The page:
Editor’s note: Find the latest COVID-19 news as well as instructions in Medscape’s Coronavirus Resource Center. Coronavirus Resource Center.
People who get COVID-19 infections caused by the Omicron variant are less likely to need hospitalization, compared to those affected by the Delta variant, as per two new studies of a large size from the U.K. and South Africa.
These findings were released before peer review and provide evidence that Omicron although highly contagious, may cause less severe symptoms than its predecessors.
“This is helping to determine how severe Omicron is in comparison to Delta and Delta, and it appears that between 40 and 75% less risk for hospitalizations, adjusted to a variety of aspects, which are excellent,” said Eric Topol MD who is the editor-in-chief of Medscape and a cardiologist at Scripps Research Translational Institute La Jolla, CA.
The first analysis that was conducted by the World Health Organization Collaborating Centre for Infectious Disease Modelling and Imperial College London, found that overall, people infected by Omicron had around a 20% lower likelihood of needing any hospital care for their infections and 40% less risk of a hospital stay lasting more than a night when compared to those who were affected by Delta.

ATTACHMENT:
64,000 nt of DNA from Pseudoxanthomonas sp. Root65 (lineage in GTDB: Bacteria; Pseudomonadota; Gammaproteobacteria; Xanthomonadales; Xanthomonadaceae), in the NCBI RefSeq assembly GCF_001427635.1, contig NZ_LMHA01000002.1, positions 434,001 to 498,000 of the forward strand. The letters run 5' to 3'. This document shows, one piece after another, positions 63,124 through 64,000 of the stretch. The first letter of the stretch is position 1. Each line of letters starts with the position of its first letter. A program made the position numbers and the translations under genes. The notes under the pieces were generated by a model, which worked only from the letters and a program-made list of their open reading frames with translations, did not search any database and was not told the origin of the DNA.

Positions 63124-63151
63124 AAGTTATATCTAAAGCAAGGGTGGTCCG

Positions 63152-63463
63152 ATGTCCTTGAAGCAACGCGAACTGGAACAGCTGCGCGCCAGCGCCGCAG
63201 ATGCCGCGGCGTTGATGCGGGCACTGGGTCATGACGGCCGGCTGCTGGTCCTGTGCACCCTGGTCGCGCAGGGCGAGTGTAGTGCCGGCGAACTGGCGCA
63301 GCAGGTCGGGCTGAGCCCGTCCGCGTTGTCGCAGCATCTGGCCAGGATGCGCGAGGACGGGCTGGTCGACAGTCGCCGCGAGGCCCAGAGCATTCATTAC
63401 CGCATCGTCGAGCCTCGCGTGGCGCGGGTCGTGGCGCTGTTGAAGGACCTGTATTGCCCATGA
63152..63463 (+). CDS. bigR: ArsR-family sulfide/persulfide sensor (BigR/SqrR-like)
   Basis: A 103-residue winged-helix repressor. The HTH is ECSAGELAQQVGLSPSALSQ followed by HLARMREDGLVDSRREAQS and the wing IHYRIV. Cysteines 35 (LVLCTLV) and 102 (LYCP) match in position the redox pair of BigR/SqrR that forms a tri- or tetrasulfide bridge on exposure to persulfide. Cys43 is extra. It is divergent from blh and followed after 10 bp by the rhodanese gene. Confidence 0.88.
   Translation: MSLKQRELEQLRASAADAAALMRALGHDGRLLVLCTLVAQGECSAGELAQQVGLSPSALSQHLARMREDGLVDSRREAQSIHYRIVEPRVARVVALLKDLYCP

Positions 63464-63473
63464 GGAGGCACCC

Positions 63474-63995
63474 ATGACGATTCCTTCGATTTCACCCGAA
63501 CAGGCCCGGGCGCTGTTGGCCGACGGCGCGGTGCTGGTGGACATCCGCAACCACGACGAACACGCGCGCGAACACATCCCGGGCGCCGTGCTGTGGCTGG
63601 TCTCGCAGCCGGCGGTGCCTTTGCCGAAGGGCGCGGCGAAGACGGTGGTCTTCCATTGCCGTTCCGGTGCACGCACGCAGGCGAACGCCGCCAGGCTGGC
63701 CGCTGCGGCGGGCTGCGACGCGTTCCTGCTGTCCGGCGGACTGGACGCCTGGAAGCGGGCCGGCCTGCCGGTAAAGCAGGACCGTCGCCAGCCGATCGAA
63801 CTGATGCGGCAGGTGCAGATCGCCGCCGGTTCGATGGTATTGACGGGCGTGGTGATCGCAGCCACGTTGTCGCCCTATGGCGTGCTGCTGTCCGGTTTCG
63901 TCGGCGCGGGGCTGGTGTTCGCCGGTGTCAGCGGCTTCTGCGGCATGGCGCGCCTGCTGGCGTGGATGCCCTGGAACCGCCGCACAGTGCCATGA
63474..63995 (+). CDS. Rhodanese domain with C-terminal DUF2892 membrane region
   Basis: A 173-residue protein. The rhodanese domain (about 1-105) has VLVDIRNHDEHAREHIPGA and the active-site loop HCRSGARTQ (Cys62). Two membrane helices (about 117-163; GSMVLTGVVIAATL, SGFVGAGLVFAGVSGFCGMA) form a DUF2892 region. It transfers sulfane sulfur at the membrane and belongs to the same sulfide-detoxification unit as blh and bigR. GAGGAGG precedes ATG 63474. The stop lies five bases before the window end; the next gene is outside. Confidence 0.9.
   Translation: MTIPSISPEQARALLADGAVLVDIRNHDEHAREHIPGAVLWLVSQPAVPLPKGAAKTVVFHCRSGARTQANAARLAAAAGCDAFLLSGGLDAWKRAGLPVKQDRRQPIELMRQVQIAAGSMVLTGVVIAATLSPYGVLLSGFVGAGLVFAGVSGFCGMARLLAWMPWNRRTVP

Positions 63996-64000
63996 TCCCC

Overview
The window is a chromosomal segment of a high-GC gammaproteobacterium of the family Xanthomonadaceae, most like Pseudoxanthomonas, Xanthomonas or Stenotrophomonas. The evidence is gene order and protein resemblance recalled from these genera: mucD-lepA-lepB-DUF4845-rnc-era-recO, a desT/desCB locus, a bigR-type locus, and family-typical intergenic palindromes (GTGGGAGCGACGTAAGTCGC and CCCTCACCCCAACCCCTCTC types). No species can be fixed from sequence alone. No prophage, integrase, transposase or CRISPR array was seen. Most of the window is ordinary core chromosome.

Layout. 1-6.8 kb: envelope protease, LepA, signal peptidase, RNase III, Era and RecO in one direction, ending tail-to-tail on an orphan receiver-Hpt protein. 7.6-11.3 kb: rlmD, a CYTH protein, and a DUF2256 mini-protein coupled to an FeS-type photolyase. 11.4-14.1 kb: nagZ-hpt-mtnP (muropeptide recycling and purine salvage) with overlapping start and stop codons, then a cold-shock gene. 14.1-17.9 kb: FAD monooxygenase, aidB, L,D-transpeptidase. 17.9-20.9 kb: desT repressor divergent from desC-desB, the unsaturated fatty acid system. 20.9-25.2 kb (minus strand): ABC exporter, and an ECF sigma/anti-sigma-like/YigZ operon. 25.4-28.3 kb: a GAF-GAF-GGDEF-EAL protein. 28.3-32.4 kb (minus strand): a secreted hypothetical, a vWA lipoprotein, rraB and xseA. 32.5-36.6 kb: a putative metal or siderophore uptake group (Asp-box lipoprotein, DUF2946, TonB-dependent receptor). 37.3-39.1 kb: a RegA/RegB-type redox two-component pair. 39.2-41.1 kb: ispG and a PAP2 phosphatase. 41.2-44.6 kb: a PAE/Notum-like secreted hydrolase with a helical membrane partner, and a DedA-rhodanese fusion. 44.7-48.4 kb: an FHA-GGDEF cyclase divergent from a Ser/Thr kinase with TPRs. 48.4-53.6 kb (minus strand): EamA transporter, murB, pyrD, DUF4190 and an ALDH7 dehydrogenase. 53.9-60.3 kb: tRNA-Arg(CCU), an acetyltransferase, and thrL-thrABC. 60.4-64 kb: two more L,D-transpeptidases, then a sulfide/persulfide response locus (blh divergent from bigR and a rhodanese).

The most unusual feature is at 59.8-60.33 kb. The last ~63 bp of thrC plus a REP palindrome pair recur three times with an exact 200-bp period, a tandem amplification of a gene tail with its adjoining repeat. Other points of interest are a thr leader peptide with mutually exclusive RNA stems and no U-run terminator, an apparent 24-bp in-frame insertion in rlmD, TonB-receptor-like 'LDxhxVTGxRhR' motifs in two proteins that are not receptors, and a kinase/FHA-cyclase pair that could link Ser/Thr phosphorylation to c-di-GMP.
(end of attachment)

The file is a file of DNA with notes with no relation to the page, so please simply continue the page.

The patients who were infected again, which means they were infected again following an earlier COVID-19 infection, had a 50%-60% lower likelihood of needing hospitalization. This could be due to the advantage of having immunity to the same family of viruses.
The study covered all patients with polymerase chain reaction-confirmed COVID-19 in the U.K. during the first 2 weeks of December -about 56,000 Omicron cases and 269,000 Delta infections.
The second study was conducted by South African researchers at the National Institute for Communicable Diseases. It included more than 29,000 COVID-19 patients whose lab results strongly suggested Omicron infection. As compared to people who had the Delta variant, patients with presumed Omicron infections were around 70 percent less likely to develop severe illness.
The positive news for the population is encouraging, however the authors of the study cautioned that health systems are still under pressure.
“Given the fact that the Omicron virus is highly transmissible the Omicron virus, there is the potential for health services to be faced with increasing demand when Omicron cases continue to increase at the rate that has been observed in recent weeks,” said study author Neil Ferguson, PhD, who studies the way in which infectious diseases spread at Imperial College London.
The study’s authors claim that their findings are specific to the U.K. and South Africa, where substantial portions of the population have some immunity to past infections. In other words, they may not apply to countries where fewer have been vaccinated or have recovered from a bout with COVID-19.
Eric Topol, MD, editor-in-chief, Medscape and cardiologist, Scripps Research Translational Institute, La Jolla, CA.
Neil Ferguson, PhD, professor, Imperial College London.
MRC Center for Global Infectious Disease Analysis at Imperial College London: Report 50 – Omicron patients in England
MedRxiv: “Early assessment of the clinical severity of the SARS CoV-2 Omicron variant in South Africa.”
Content Source: https://www.medscape.com/viewarticle/965448?src=rss